Michael Porter famously wrote that companies differentiate themselves by performing a unique set of activities from their competitors' or by performing the same activities differently.
Here are some numbers: 86% of companies say customer experience is a top strategic priority for 2011; 76% seek to differentiate based on customer experience; 46% have a companywide program for improving customer experience currently in place and another 30% are actively considering it; and 52% have a voice of the customer program in place with close to 30% more actively considering it.
With the majority of companies focused on improving customer experience, how can a company expect to differentiate on it? Because there remains a tremendous amount of lip service and intellectual dishonesty about what it takes. Let me give a few examples:
Friendly agents game the numbers. Although not able to answer the two questions that I had, a super-friendly phone agent at a major telecommunications firm ended the conversation by asking: “We aim to not only meet your expectations but to exceed them. Have I done that today?” From the tone of the agent’s voice and the question asked, it’s clear that someone at the company is thinking about customer experience. However, the gaming of the question indicates that the company’s culture has a long way to go to actually improve the experience beyond the superficialities.
Last weekend I used my AAdvantage miles on a plane ticket for my husband. I went to AA.com, it was easy to trade off options based on number of miles used and flight schedule. When I went to book, my name and AAdvantage number were pre-populated into the form. I changed the name and number to his but got an error: “The AAdvantage number for Passenger 1 does not match the name entered. Please verify and re-enter.”*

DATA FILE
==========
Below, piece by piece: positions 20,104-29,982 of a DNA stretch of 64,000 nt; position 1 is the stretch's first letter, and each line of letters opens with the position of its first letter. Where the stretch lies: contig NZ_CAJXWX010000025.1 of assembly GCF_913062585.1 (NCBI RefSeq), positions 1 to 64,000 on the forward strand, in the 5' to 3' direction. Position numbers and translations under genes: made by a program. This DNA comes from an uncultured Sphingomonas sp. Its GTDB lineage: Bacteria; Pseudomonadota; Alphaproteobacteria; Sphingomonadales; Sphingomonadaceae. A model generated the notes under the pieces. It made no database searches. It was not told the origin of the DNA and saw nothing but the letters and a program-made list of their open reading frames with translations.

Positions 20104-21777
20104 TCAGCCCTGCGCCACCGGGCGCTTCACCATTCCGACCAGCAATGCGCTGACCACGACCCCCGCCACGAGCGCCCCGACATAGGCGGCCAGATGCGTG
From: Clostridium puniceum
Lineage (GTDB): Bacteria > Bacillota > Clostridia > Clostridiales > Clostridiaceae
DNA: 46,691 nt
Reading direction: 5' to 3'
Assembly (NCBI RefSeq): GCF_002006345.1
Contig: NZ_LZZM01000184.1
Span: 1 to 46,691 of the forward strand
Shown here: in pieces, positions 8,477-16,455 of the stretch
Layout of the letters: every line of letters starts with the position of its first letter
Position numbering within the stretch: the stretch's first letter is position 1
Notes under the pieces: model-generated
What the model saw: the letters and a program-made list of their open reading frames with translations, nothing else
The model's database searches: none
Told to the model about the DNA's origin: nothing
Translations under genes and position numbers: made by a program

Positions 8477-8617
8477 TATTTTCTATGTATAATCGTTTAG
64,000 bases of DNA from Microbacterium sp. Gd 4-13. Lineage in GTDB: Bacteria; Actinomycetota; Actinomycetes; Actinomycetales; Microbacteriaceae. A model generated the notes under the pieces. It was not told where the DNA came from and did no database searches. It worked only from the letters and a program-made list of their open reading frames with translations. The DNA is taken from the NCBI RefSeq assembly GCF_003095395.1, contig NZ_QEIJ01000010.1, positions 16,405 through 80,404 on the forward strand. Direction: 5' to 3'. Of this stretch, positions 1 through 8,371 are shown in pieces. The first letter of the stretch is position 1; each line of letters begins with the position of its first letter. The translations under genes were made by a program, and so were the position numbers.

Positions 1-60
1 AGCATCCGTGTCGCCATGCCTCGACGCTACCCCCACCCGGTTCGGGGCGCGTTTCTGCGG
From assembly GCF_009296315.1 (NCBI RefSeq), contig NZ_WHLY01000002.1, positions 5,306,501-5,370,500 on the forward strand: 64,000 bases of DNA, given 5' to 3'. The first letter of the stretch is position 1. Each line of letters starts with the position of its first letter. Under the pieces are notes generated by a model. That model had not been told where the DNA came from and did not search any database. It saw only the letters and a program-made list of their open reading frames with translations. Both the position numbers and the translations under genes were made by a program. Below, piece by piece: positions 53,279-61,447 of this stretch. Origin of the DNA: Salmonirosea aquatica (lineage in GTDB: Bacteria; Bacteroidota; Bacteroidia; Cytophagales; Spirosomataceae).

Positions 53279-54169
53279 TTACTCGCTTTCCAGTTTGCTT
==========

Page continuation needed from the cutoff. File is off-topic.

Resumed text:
Problem #1: A design problem stopped me from booking the ticket myself on the site.
Problem #2: An unhelpful error message didn’t help me fix the first problem.
Without any other choice, I called for help. Before I could reach a person – or even a menu, I got this message:
“With the refreshed and redesigned AA.com it’s easy to book, explore, and plan all of your travel needs in one place because we’ve organized things better, made it more intuitive, smarter, simpler, cleaner, all to help bring your next trip closer to reality. This is the first step of more exciting changes we have planned for AA.com. Whether you are looking or booking, a better travel experience awaits with the new, easy to navigate AA.com. Book a trip now and see for yourself. To expedite your call, please have your Advantage number ready.”
Problem #3: I had to spend a full minute hearing about how American’s new site could help me — the same site that had already failed to help me.
When I finally reached an agent and explained my problem, she said: “Well, you just had to think on it harder. You needed to leave the Advantage number blank.”
Problem #4: The agent told me I’m stupid. Who likes that?
Armed with new instructions, I tried to book the ticket. But instead I got an error message saying the site had timed out.